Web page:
Off to Singapore? Better know a little something about the people and the area before planning your trip, lest you embarrass yourself or an associate. Throughout the Orient showing signs of upset, outrage, aggravation or even slight irritation can cause the other to “lose face” – a serious concern. Once someone has lost face the chances of him doing business with you – having anything to do with you again – are slim.
Keep business appointments on time since leaving someone waiting on you is a large insult. Arrive slightly late for social events to keep from looking greedy. Nine to five is the usual business hours although some places will open earlier or stay open later. Since the weather is warm most of the year in Singapore jackets are not required at most business meetings but wear one, just to be on the safe side, then remove it when you see others have. Slacks, long sleeve shirt and tie are appropriate. For women, going without hosiery is acceptable in all but the most demanding offices. Especially sheer blouses or plunging necklines are not see in a positive light. When going casual avoid shorts – knee-length or otherwise.
Names can be difficult in this region. Although each person has their birth name some prefer a shortened version of it. Others adopt an English name making it easier to do business with westerners. Most people will not be offended if you ask them to pronounce the name by which they would like to be referred. Calling someone by first name is acceptable, in a business situation, if the person is your junior in business. For someone who is a senior in business with you refer to them with a title and their last name. Use professional titles if you know them.
There’s no reason to have business cards and paperwork in any language other than English, which is widely spoken. Present cards by holding it with both hands to give to the recipient. Give one to each person present rather than one for the group. Accept business cards, or anything handed to you, with both hands. Receiving the card then tossing it aside immediately is considered rude. Never write on the associate’s card either.
Each member of the group must take a liking to you or the business deal could nose-dive. Personal relationships play a large role in business deals. How the group views you is very important so don’t sit with legs spread apart or cross your legs during business meetings. Stand when an elder leaves or enters the room. Speak quietly and don’t flail arms around while talking and demonstrating.
Avoid talking business in front of non-company spouses. It simply isn’t done even if you are meeting a business associate for dinner. You may be asked to remove your shoes for dinner depending upon the type of restaurant. Or, you may simply see others doing it and should follow suit. Do not slurp during dinner as this will offend the others. Never stick chopsticks vertically in a rice bowl. This symbolizes an offering of rice to the dead. It is a kind gesture for one of the residents to scoop food, with utensils, from his plate onto yours. Thank the person for this but don’t do the same. Leaving tips on the table or handing them to the server is not the proper way to handle things in Singapore. Instead give an amount over the amount due and tell the person to keep the change.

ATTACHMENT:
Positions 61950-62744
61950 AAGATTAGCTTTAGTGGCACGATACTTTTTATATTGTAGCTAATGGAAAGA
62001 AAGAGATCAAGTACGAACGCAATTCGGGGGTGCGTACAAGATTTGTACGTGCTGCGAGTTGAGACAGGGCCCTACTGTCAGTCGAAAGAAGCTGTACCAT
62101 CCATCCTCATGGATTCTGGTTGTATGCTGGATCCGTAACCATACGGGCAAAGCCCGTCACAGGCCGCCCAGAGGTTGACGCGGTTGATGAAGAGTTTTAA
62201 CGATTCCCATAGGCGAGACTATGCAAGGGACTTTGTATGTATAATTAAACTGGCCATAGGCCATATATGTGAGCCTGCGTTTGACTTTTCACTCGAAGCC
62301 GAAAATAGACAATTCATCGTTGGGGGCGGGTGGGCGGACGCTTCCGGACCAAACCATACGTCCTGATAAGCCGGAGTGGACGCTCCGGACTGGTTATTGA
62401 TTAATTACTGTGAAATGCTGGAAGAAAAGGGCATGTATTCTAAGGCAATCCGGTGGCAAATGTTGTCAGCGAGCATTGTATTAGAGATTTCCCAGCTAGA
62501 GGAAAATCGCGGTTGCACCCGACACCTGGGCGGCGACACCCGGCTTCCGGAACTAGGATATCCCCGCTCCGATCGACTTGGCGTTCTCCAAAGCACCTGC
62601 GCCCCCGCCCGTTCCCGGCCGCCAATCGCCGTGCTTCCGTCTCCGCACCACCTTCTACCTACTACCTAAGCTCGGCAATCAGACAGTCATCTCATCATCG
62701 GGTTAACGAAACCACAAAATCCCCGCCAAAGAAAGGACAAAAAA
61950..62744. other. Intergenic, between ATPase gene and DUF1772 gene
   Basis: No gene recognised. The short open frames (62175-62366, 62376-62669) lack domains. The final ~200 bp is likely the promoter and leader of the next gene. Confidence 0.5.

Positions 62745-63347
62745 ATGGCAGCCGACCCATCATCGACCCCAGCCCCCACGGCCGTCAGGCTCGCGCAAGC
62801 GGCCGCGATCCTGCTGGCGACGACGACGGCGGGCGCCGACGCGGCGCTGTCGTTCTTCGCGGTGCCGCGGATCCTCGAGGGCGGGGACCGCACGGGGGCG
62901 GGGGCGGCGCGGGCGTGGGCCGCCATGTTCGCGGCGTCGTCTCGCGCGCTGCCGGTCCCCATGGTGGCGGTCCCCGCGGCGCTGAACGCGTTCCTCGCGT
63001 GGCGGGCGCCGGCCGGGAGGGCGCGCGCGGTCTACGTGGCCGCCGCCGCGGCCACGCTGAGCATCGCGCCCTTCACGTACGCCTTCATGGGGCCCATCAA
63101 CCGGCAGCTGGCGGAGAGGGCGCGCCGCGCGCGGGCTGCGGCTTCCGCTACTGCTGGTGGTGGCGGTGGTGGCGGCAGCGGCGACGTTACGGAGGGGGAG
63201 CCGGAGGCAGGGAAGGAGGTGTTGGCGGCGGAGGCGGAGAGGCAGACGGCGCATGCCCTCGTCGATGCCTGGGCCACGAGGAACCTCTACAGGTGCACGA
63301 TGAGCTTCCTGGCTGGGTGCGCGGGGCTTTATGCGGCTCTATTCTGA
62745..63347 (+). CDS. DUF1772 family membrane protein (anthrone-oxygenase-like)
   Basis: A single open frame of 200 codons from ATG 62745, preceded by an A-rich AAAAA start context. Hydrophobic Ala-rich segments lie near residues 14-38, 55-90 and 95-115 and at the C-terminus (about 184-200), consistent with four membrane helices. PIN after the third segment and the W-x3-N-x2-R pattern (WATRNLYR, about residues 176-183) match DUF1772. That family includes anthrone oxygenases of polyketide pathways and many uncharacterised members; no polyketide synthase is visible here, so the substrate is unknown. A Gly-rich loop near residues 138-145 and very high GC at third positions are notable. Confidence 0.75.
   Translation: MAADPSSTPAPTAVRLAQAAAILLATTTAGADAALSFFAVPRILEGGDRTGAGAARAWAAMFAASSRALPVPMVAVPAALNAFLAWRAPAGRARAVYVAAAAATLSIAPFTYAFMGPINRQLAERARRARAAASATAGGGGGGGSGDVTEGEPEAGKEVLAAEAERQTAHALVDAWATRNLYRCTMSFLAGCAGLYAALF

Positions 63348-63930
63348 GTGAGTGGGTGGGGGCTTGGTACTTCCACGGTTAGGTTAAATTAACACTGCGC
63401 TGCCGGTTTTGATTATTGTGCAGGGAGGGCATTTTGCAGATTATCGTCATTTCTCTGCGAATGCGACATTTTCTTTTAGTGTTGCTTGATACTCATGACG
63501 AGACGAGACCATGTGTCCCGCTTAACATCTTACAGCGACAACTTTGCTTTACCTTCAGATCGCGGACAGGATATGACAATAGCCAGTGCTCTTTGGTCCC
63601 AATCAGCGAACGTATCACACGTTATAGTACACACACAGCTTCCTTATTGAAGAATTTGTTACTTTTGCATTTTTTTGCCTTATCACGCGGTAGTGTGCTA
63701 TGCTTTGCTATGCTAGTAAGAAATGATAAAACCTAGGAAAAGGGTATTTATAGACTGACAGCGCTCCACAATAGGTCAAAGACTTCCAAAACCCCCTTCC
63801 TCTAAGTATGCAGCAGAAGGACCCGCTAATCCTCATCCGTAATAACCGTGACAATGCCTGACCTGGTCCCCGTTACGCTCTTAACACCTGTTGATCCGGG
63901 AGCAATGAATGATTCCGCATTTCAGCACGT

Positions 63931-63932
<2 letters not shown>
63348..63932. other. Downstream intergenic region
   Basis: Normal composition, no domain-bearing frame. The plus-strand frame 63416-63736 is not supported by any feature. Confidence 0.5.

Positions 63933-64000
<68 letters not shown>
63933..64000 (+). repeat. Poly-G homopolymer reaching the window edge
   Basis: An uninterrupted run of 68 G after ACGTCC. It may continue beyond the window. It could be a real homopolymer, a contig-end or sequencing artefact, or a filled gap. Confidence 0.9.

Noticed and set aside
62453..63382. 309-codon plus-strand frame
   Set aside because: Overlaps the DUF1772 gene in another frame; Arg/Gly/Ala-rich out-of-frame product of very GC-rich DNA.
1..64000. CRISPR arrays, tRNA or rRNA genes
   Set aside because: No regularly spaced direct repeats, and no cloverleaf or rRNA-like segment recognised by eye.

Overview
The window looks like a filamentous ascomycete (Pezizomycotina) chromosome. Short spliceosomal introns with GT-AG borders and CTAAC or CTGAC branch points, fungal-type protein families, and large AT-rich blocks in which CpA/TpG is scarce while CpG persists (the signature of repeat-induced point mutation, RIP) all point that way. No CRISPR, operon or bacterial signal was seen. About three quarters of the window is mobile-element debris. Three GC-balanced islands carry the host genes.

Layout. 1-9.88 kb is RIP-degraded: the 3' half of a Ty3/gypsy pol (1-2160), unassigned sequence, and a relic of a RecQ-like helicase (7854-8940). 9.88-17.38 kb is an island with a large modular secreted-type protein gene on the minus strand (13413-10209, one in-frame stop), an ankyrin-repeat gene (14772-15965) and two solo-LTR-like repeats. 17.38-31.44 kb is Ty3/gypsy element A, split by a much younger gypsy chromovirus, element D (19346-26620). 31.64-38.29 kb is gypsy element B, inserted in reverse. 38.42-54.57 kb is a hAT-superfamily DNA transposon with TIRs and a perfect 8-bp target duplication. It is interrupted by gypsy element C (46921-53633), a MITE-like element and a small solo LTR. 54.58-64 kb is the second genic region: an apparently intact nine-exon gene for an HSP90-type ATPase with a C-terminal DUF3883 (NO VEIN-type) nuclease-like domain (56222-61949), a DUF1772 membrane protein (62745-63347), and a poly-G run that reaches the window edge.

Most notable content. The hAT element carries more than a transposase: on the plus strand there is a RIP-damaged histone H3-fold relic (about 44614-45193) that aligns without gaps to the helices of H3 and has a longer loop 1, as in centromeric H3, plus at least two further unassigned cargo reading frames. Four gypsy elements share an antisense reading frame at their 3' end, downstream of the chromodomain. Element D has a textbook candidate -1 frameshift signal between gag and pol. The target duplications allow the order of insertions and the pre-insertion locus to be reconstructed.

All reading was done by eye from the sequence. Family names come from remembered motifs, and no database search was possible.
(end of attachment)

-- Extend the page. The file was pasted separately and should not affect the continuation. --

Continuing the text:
Make eye contact with those you are speaking with but staring or averting the eyes is rude. Do not pat a Chinese associate on the head or shoulders. This is bad luck for them. Do not move or kick things with your feet. Feet are seen as unclean and using feet for anything will be greatly disrespectful. Never pound your fist into your hand – an obscene gesture in these parts. Pointing with forefinger or middle finger is strictly taboo. If you must summon someone do so with palm down and fingers curling towards you.
Never correct your elders or argue disagreeably with them in front of others. Laughing loudly is not seen as a positive thing especially in a business meeting. The word “no” is rarely used in the Singapore culture; learn to read between the lines. Other answers like “we’ll see”, “maybe”, or even “yes” could still mean no.
Presents, in a business setting, are often seen as a form of bribery so give gifts to all or none. Gifts should be inexpensive and work-related, such as pens. Don’t be surprised if the recipient refuses to take the gift. In this culture it is often seen as good manners to decline the gift several times before accepting it finally. Upon acceptance of the gift from the recipient thank him or her for accepting it. The gift will usually not be opened in front of the giver.
When invited to a dinner do not bring gifts of food. This could imply that you don’t think the host or hostess has enough for everyone. During the Chinese New Year give gifts of money, in a red envelope, to kids and service personnel. The bills must be new and in even numbers. Eight is a lucky number in this culture but the number four is seen as a wish of death or something sinister. Avoid giving anything in sets of four or anything bearing the number four. Never give clocks, white candles or straw sandals – all connected with the idea of death.
Muslims who live in the area will be offended if you attempt to give them anything with alcohol in it, pork or pigskin items, stuffed dogs or anything featuring a dog, or images of nude women – even if it’s an art piece. Indians in the region will appreciate gifts of things in odd numbers rather than even.
Obey the law when in Singapore or you’re likely to find yourself arrested. Laws are strict but crime rates are low. It will pay you to brush up on regional laws since even chewing gum in public can get you in big trouble. And, you’re not likely to get any preferential treatment just because you’re a foreigner. Many a visitor have been arrested, prosecuted and even served time in Singapore prisons because they weren’t aware of the laws.